Prometheus Bound | Study Guide

Aeschylus

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Prometheus Bound | Prologos | Summary

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Summary

Two attendants of Zeus, Strength (often translated as Power) and Violence, drag Prometheus to the barren wastes of remote Scythia, while Hephaestus, the smith god (for his iron-forging skill), follows. Strength reminds Hephaestus he has been ordered to chain Prometheus to this rocky cliff for stealing fire for humankind. Strength tells Prometheus he must "accept the sovereignty of Zeus" and stop helping humanity. Hephaestus says he doesn't have the heart to chain Prometheus to this rock, but knows he has no choice. Hephaestus then tells Prometheus here he will hear no human voice, but will suffer in the blazing sun and shiver in the cold night. Every hour will bring him pain, and the one destined to free him has not yet even been born. Here he will eternally stand without rest, groaning and crying. Zeus will not soften: "Power newly won is always harsh."

Strength tells Hephaestus to stop wasting time and urges the smith god on as he first binds one arm and then the other to the rock. Strength mocks Prometheus's supposed wisdom in the face of Zeus's power. Then he orders Hephaestus to drive an adamantine wedge through Prometheus's chest. Hephaestus weeps over what he has to do, but Strength cruelly spurs him on to place iron bands around Prometheus's ribs and shackles on his legs, jeering at the smith god's softness while the god performs the task. Finally, his job done, Hephaestus leaves. Then Strength taunts Prometheus for his arrogance in stealing the privileges of gods for mortal men. Strength asks rhetorically if humans will be able to help Prometheus, and then mocks his supposed wisdom (his name means "Wise-before-the-event"), saying he'll need a lot of wisdom to get out of these bonds.

Prometheus then calls on the sky, the winds, the sea, and the earth to witness what has been done to him by other gods. He asks them to see his prison and his agony, and wonders when it will end. Then he remembers he knows how it will end. Just then he notices the sound of fluttering wings. It is the Chorus, the daughters of Oceanus (Ocean), who fly in, dancing and singing.

Analysis

The brutal treatment of Prometheus by the thuggish Strength and Violence helps to establish the idea Zeus, as the new king of Olympus, is acting like a cruel tyrant. A completely authoritarian autocrat, Zeus rules without law and uses brute force to control his subjects and punish and intimidate his enemies. Prometheus, in opposing Zeus, is portrayed as "the rebel" who "swell[s] with upstart arrogance; and steal[s] / The privileges of gods," and is therefore the object of Zeus's paranoia and rage. Although Hephaestus is the unwilling technician who dares not oppose Zeus, Strength is clearly the evil henchman, delighting in taunting both Prometheus and the softhearted Hephaestus.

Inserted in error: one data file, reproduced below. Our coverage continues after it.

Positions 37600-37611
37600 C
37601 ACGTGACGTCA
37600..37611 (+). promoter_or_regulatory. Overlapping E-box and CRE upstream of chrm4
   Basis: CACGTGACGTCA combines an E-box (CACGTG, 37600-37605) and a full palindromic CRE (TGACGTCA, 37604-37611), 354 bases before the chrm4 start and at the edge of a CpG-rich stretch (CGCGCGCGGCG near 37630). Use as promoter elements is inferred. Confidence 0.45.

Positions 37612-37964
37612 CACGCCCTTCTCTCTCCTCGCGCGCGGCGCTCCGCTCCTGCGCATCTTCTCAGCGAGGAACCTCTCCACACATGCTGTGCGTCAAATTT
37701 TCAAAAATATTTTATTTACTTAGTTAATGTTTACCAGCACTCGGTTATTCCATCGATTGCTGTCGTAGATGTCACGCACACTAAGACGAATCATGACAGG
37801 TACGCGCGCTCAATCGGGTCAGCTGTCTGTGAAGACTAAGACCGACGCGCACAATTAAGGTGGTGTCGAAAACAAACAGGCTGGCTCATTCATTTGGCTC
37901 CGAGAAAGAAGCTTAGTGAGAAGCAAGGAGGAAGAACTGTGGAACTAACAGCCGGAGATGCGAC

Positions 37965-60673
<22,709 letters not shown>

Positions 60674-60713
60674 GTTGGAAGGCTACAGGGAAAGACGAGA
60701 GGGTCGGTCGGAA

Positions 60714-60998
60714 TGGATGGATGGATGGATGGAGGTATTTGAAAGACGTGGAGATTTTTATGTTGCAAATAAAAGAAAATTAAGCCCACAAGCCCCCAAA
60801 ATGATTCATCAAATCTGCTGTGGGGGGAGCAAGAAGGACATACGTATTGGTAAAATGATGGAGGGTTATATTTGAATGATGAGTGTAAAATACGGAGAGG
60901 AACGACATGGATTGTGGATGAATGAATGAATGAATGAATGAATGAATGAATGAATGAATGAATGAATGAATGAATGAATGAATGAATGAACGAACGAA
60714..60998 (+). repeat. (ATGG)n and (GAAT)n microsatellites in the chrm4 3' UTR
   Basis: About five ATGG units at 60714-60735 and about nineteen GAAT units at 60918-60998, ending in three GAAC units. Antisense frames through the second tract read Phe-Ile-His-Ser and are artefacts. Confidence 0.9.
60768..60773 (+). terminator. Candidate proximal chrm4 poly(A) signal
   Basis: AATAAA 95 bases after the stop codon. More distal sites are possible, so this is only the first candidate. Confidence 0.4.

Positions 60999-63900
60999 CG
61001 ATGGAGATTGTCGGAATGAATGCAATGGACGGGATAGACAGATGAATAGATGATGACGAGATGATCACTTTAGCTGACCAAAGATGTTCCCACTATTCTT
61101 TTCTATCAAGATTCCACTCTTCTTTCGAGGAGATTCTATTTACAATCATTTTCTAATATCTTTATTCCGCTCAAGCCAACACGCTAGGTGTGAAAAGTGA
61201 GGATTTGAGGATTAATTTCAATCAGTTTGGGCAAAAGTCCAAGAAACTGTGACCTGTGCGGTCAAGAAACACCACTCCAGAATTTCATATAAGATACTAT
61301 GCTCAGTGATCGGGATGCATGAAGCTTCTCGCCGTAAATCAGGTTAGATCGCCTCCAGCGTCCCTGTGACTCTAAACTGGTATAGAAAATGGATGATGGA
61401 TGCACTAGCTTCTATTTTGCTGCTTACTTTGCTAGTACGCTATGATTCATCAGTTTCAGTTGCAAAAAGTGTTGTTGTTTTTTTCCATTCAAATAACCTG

As befits a scene in which the orders of a tyrant are executed, the prologos is full of cruelty and bullying. Strength echoes the anger of his master, Zeus, at the rebellious Prometheus: "Let him learn / That all his wisdom is but folly before Zeus." Hephaestus, by his hesitance and his compassion for the suffering he is about to inflict, helps to highlight the cruelty of Zeus's orders: "Alas! I weep, Prometheus, for your sufferings." In this way Hephaestus becomes a foil to the jeering Strength, who continually taunts and threatens Hephaestus for being slow to execute his task: "Still shrinking? Weeping for the enemy of Zeus? / Take care; or you may need your pity for yourself." All of the dialogue between Hephaestus and Strength supports the notion Zeus, as a new ruler, is unbending and unmoved by suffering. As Hephaestus notes, "Power newly won is always harsh."

From the very beginning, Prometheus is portrayed as a hero to humankind: he stole fire for men, "acting as champion of the human race." The prologos quickly (and continually) wins the sympathy of the human audience by repeatedly mentioning he is being punished for "bestowing gifts upon mankind." It is his "kindness to the human race" that has earned his punishment, his daring to confer "the privileges of gods [on] ... mortal men." His gift has far-reaching benefits for humanity, because it "has proved / for men a teacher in every art, their grand resource."

Prometheus's identification as a god who is "Wise-before-the-event" is introduced in this scene. Strength taunts him about his name, telling him, "Wisdom is just the thing you want ... / To squirm your way out of this blacksmith's masterpiece!" Although Prometheus at first wonders about his fate, he realizes he knows what will happen: "no torment will come unforeseen."

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